Basic data from Hofer, Singer, et al. (2005). (Top panels) Schematics of retinal mosaics used for the 5 observers. These are subsets of the full regions characterized for each observer. For each observer, the imaging and densitometry data were insufficient **...**

The adaptive optics system was used to briefly present small monochromatic spots (~0.3-minute full-width at half-maximum retinal size, <4 ms duration) at the retinal region where the mosaic had been characterized. The location of each spot within the region varied from trial-to-trial because of fixational eye movements, so it was not possible to know the exact location of each flashed spot. Spots were presented at near threshold intensities, determined individually for each observer, and observers named the color of each seen spot. Observers chose the color name from the set red, orange, yellow, yellow-green, green, blue-green, blue, purple, or white. Some seen spots were also judged unnamable by observers. This is an interesting aspect of the data that we have not attempted to account for. Not all observers employed all available color names.

The bottom panel of Figure 2 shows the color naming performance of all 5 observers averaged over 500-, 550-, and 600-nm spots. Several features of the data are noteworthy. First, observers required a wide range of color names to describe their experience; all observers employed at least 5 color names across the experimental conditions studied. Second, all observers described a nontrivial percentage of spots as white. Third, there was substantial individual variation in the naming data. For example, the percentage of spots named white was smallest for observers with roughly equal numbers of L and M cones and largest for observers with either L-cone-dominated or M-cone-dominated mosaics.

Figure 3 shows the steps in the model calculation. In the treatment here, various numerical quantities are given symbolic names. Table 1 provides a summary of the notation and typical values.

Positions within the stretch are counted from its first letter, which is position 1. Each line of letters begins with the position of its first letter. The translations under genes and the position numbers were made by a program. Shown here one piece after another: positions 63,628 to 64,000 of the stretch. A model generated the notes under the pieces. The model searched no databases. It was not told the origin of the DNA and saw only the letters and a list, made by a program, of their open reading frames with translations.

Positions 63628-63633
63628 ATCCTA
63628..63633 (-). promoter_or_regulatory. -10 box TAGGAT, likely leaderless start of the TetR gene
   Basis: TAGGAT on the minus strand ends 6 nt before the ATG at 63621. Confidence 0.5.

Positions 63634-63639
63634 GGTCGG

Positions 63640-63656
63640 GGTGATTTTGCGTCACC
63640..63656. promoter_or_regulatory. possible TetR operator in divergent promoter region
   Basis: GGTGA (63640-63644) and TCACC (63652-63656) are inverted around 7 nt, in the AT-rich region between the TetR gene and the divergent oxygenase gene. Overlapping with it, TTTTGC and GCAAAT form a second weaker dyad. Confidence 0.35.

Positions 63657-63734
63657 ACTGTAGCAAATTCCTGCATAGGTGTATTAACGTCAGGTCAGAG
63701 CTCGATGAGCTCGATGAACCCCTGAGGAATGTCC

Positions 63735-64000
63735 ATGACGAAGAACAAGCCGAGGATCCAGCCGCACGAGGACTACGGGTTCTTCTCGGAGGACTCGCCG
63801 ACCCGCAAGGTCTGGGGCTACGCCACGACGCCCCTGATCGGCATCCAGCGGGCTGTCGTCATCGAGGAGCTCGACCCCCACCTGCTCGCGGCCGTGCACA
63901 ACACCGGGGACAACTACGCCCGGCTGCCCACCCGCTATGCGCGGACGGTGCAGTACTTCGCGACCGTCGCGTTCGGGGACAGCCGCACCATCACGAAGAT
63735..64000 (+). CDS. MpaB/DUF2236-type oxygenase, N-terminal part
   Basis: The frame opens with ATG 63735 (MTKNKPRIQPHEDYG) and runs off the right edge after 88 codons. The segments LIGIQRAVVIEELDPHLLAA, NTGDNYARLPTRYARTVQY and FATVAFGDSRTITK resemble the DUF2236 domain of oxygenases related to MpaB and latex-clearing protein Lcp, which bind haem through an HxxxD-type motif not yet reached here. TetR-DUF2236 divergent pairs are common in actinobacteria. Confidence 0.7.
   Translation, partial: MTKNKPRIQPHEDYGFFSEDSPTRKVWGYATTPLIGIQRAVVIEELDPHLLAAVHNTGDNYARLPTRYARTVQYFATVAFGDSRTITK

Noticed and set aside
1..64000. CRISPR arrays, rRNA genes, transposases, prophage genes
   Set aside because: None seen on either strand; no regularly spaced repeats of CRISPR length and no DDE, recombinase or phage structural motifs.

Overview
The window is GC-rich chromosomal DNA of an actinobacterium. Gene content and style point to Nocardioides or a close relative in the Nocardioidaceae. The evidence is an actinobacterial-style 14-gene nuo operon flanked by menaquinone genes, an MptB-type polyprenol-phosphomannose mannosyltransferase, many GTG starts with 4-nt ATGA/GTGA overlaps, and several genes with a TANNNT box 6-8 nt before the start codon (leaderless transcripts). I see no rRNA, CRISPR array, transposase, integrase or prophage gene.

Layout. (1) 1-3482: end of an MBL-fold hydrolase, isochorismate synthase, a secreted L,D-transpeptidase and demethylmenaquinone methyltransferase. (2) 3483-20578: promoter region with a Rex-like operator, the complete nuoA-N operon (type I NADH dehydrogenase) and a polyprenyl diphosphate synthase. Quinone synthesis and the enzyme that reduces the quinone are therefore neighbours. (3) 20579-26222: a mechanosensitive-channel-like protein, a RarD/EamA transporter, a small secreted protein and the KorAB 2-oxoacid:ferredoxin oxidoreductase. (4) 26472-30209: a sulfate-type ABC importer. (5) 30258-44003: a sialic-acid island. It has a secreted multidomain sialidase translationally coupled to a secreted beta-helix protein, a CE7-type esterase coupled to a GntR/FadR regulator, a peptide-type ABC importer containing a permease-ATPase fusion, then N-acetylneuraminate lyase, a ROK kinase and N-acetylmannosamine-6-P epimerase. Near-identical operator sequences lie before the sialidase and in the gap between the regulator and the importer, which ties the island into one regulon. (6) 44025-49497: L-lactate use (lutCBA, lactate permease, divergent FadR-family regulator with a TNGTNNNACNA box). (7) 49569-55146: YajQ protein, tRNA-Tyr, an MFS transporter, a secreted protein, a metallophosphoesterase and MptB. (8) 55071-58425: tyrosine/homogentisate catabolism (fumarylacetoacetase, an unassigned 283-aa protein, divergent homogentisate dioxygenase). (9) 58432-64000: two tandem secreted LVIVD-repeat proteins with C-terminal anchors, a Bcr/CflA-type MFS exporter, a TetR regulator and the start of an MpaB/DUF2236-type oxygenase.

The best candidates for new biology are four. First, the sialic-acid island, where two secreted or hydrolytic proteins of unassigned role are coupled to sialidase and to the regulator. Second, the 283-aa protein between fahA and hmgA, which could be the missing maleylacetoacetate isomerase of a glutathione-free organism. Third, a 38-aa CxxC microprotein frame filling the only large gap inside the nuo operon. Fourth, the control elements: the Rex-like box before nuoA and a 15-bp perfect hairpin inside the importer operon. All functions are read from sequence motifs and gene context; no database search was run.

Overview of model structure. The first step was to simulate the presentation of small monochromatic spots. For each presentation, we then calculated the retinal image that would be produced by the spot and from this the array of cone responses. A model **...**

On every trial of the simulation, an *N*_{pixel} × *N*_{pixel} image representing a small monochromatic spot was created. The image corresponded to *K*_{image} × *K*_{image} minutes of arc, and the size of the simulated spot was that of the physical stimulus used in the experiment (*K*_{spot} minutes in diameter). The spot location *x*_{spot}, *y*_{spot} was chosen at random within the image, subject to the requirement that its center be at least one cone aperture diameter away from the edge of the image. The wavelength *λ*_{spot} of the simulated spots matched those used in the experiments. We specified spot intensities (*I*_{spot}) in arbitrary units and linked these to the physical spot intensities used in the experiments through a psychophysical model of spot detection (see below).

The retinal image is formed when the stimulus is blurred by the eye’s optics. We computed the retinal image using point spread functions calculated for each individual observer at the spot wavelength from measurements of the residual optical aberration of that subject acquired during adaptive optics correction (Hofer, Singer, et al., 2005). The adaptive optics point spread function was represented at the same pixel resolution as the image. For convenience in computing cone isomerization rates, we also incorporated blurring by the cone aperture at this stage. We assumed a Gaussian aperture for each cone, with a full-width at half-maximum of 61.5% of the nominal cone diameter (*K*_{coneaperture}, in minutes of arc).